The site The Next Web has an article about how blockchain currency is democratizing the virtual world, VR, and real life. The Sansar Project gets into it because Ebbe Altberg is quoted. Not because Sansar will use a cryptocurrency.
First, do you know what a blockchain currency is? I barely do. Quoting:
A blockchain is a digitized, decentralized public ledger of cryptocurrency transactions. Essentially each ‘block’ is like an individual bank statement. Completed ‘blocks’ (the most recent transactions) are added in chronological order allowing market participants to keep track of the transactions without the need for central record keeping. Just as Bitcoin eliminates the need for a third party to process or store payments, and isn’t regulated by a central authority, users in any blockchain structure are responsible for validating transactions whenever one party pays another for goods or services.
That explanation isn’t all that helpful. If you think of a cryptocurrency as a paper dollar that you print but yet cannot be forged and shows who paid for it and printed it… you sort of get an idea. This is extreme free market stuff and requires a good grounding in free-market economics to make sense.
Blockchain currencies and other cryptocurrencies depend on complex encryption processes requiring huge amounts of computer time. No one seems to think about how quantum computing may change the game. So, for now, these new currencies are the hot thing. Hot as in one currency project raised US$25 million in less than a minute.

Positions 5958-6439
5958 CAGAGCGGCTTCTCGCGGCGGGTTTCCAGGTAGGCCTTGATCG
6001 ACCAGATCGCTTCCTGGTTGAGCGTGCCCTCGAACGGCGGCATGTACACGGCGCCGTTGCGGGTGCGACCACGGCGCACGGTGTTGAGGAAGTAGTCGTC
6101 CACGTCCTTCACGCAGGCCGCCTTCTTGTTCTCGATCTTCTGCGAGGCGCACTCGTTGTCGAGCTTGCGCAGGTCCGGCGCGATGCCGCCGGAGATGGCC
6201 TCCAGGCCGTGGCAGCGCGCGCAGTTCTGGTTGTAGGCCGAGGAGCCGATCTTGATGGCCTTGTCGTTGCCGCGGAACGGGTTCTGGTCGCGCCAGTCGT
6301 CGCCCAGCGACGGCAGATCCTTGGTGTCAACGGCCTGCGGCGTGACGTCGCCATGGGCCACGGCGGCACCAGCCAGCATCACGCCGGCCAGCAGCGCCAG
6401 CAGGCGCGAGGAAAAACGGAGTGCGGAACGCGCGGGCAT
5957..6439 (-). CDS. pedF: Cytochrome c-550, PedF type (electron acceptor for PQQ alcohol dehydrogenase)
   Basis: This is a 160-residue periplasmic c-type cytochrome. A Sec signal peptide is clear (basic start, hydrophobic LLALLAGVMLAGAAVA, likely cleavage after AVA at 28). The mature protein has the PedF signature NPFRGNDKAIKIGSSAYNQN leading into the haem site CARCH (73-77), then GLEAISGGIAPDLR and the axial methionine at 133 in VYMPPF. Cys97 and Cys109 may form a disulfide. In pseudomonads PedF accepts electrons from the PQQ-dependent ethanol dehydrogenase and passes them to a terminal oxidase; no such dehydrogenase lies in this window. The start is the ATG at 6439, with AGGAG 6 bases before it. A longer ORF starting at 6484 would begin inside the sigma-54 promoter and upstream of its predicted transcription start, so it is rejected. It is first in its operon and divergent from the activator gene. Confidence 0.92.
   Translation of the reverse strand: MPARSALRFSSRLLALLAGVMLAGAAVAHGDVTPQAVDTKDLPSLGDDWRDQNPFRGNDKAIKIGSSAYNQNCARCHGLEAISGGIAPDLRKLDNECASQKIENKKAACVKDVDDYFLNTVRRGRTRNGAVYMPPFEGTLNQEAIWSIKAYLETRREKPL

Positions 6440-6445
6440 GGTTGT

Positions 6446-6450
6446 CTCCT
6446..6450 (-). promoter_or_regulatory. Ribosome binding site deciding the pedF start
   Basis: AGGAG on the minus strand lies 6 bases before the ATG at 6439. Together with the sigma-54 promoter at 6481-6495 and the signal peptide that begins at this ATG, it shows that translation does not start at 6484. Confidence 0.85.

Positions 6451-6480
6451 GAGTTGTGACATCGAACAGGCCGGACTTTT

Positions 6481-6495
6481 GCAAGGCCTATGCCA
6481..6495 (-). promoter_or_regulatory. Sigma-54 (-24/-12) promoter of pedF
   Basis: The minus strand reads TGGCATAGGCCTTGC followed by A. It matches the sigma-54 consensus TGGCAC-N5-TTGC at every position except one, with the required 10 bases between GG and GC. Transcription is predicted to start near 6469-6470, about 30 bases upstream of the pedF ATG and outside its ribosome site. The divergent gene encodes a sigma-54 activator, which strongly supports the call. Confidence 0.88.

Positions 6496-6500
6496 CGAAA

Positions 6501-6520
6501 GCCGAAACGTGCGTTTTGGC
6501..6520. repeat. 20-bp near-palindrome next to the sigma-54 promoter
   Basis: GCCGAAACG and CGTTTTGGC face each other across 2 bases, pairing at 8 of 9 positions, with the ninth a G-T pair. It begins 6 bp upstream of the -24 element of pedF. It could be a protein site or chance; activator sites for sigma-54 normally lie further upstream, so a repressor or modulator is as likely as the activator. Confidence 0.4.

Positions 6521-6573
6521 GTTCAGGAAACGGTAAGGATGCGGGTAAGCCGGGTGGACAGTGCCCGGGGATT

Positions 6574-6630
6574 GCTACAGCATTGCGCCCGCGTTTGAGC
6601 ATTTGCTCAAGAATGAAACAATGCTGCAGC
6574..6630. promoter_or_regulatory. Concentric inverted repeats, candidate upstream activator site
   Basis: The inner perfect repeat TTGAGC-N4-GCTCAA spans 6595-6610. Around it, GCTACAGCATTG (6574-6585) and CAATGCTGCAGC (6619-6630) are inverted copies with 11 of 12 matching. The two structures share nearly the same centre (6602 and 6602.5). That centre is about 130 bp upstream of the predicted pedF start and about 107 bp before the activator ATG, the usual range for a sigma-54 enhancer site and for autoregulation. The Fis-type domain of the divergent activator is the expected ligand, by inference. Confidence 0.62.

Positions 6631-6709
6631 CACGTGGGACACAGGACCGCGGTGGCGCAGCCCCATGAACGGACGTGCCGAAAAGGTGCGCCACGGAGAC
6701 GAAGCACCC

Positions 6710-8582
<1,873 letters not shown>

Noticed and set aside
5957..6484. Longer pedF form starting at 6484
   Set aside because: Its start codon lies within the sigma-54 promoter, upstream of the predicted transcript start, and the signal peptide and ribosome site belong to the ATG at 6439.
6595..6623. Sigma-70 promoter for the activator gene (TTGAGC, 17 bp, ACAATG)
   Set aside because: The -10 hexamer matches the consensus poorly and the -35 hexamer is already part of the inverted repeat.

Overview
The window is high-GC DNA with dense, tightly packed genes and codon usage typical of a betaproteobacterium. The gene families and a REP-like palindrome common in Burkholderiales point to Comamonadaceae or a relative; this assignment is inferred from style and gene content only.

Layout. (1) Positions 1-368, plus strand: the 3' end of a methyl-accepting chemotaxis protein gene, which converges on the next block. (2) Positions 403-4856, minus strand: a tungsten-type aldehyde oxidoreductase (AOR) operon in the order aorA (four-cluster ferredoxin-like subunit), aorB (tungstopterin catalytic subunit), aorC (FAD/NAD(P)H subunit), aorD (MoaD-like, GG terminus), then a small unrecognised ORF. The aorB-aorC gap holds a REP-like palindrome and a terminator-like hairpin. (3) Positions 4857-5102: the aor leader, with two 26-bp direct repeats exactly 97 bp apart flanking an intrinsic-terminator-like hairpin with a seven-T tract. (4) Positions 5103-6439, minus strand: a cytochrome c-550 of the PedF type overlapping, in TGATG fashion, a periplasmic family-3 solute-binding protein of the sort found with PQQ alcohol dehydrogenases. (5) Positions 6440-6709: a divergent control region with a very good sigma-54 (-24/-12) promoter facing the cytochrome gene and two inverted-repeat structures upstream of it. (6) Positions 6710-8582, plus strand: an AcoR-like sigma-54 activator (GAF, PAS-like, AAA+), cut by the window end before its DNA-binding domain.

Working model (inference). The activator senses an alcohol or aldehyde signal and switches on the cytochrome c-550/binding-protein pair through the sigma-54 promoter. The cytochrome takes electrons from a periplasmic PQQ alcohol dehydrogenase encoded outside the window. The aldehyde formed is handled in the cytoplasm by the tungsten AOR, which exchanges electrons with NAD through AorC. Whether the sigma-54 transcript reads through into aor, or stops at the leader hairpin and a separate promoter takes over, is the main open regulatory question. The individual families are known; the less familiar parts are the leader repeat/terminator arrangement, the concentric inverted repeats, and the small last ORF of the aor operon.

I suppose it is the freedom from the control of centralized governments where politicians try to control us that makes them so valuable.
It has been Second Life™ that has lead the way in establishing ownership of digital goods. Quoting:
The notion of monetizing Virtual Real Estate and assets is far from new, however. Second Life (SL), the longest enduring commercial virtual world launched back in 2003 thrives on the principle of enabling users to make money from digital assets.
We still use basic US currency as the medium of commerce. And that is not likely to change with Second Life or Sansar. Quoting:
With Sansar, Linden Lab is now laying its own stake to that next-generation of virtual worlds by offering similar functions to High Fidelity in terms of development, yet taking a more user-centric approach which also focuses on enabling monetization for individual users, who can earn Sansar Dollars (S$) for their VR creations. This in-world currency can be cashed into various currencies via PayPal and traded on a dedicated online exchange called the Sandex. This built-in economy with real-world application is borrowed directly from Second Life and its Linden Dollar (L$).
I was expecting Linden Dollars to be part of Sansar. I have not heard why this has changed. Nor have I heard any details on how S$ and L$ may be exchanged. Are we going to be charged fees as we sell off L$ to buy S$ or vice versa?
But, one virtual world is considering not only allowing users to own digital goods, but to own digital currency.
What makes Decentraland fundamentally different from other emerging virtual platforms is that it’s not only the content that will be owned by users, but the platform itself. This means the community will also have collective responsibility for regulating it. According to its creators, the blockchain structure – which uses the Ethereum network – creates a mechanism for consensus among strangers that allows this to work at scale.
Sounds a bit utopian to me. But, I’ll admit there are possibilities and people pull off surprising things. So, it may work. While I’m not betting on it I am also not going to stand in front of that train.
This leaves me wondering if Linden Lab is missing a boat? The VR level of virtual worlds is a huge unknown. To add in the unknowns from the use of a cryptocurrency and the response of politicians as they lose control increases the risks exponentially. So, not being on this cryptocurrency boat may be a wise choice.